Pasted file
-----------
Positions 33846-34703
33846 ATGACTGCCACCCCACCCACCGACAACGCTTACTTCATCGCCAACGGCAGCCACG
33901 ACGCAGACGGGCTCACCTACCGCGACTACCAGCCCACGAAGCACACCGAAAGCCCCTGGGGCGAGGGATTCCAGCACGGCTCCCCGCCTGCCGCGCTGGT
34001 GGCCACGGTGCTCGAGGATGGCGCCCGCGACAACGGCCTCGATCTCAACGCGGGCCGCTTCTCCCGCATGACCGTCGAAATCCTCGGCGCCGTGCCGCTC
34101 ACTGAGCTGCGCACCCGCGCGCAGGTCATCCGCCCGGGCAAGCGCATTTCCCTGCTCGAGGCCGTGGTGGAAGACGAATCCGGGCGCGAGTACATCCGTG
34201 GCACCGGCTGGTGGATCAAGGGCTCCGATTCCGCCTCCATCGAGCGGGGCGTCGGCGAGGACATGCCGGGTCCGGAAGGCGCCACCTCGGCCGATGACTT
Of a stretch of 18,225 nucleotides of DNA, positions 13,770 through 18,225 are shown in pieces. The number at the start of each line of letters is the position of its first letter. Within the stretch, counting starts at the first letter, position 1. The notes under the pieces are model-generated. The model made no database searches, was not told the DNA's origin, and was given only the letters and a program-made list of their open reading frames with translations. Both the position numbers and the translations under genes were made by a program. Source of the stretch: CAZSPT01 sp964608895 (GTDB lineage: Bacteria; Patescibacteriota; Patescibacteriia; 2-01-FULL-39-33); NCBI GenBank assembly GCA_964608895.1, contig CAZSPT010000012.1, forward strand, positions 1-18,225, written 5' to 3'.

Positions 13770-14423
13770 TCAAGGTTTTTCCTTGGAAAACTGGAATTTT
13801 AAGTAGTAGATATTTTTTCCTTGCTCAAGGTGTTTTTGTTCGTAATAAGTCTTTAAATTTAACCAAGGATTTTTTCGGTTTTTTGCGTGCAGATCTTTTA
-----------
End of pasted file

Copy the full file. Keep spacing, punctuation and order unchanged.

Positions 33846-34703
33846 ATGACTGCCACCCCACCCACCGACAACGCTTACTTCATCGCCAACGGCAGCCACG
33901 ACGCAGACGGGCTCACCTACCGCGACTACCAGCCCACGAAGCACACCGAAAGCCCCTGGGGCGAGGGATTCCAGCACGGCTCCCCGCCTGCCGCGCTGGT
34001 GGCCACGGTGCTCGAGGATGGCGCCCGCGACAACGGCCTCGATCTCAACGCGGGCCGCTTCTCCCGCATGACCGTCGAAATCCTCGGCGCCGTGCCGCTC
34101 ACTGAGCTGCGCACCCGCGCGCAGGTCATCCGCCCGGGCAAGCGCATTTCCCTGCTCGAGGCCGTGGTGGAAGACGAATCCGGGCGCGAGTACATCCGTG
34201 GCACCGGCTGGTGGATCAAGGGCTCCGATTCCGCCTCCATCGAGCGGGGCGTCGGCGAGGACATGCCGGGTCCGGAAGGCGCCACCTCGGCCGATGACTT
Of a stretch of 18,225 nucleotides of DNA, positions 13,770 through 18,225 are shown in pieces. The number at the start of each line of letters is the position of its first letter. Within the stretch, counting starts at the first letter, position 1. The notes under the pieces are model-generated. The model made no database searches, was not told the DNA's origin, and was given only the letters and a program-made list of their open reading frames with translations. Both the position numbers and the translations under genes were made by a program. Source of the stretch: CAZSPT01 sp964608895 (GTDB lineage: Bacteria; Patescibacteriota; Patescibacteriia; 2-01-FULL-39-33); NCBI GenBank assembly GCA_964608895.1, contig CAZSPT010000012.1, forward strand, positions 1-18,225, written 5' to 3'.

Positions 13770-14423
13770 TCAAGGTTTTTCCTTGGAAAACTGGAATTTT
13801 AAGTAGTAGATATTTTTTCCTTGCTCAAGGTGTTTTTGTTCGTAATAAGTCTTTAAATTTAACCAAGGATTTTTTCGGTTTTTTGCGTGCAGATCTTTTA